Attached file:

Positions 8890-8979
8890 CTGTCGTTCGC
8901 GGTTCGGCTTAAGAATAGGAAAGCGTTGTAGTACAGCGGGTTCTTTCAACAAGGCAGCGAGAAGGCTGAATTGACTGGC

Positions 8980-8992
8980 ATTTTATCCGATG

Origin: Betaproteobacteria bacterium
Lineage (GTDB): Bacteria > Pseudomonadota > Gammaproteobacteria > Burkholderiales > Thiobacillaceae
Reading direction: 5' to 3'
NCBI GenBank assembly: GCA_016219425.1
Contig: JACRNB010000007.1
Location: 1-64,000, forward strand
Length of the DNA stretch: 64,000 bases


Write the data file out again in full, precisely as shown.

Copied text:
Positions 8890-8979
8890 CTGTCGTTCGC
8901 GGTTCGGCTTAAGAATAGGAAAGCGTTGTAGTACAGCGGGTTCTTTCAACAAGGCAGCGAGAAGGCTGAATTGACTGGC

Positions 8980-8992
8980 ATTTTATCCGATG

Origin: Betaproteobacteria bacterium
Lineage (GTDB): Bacteria > Pseudomonadota > Gammaproteobacteria > Burkholderiales > Thiobacillaceae
Reading direction: 5' to 3'
NCBI GenBank assembly: GCA_016219425.1
Contig: JACRNB010000007.1
Location: 1-64,000, forward strand
Length of the DNA stretch: 64,000 bases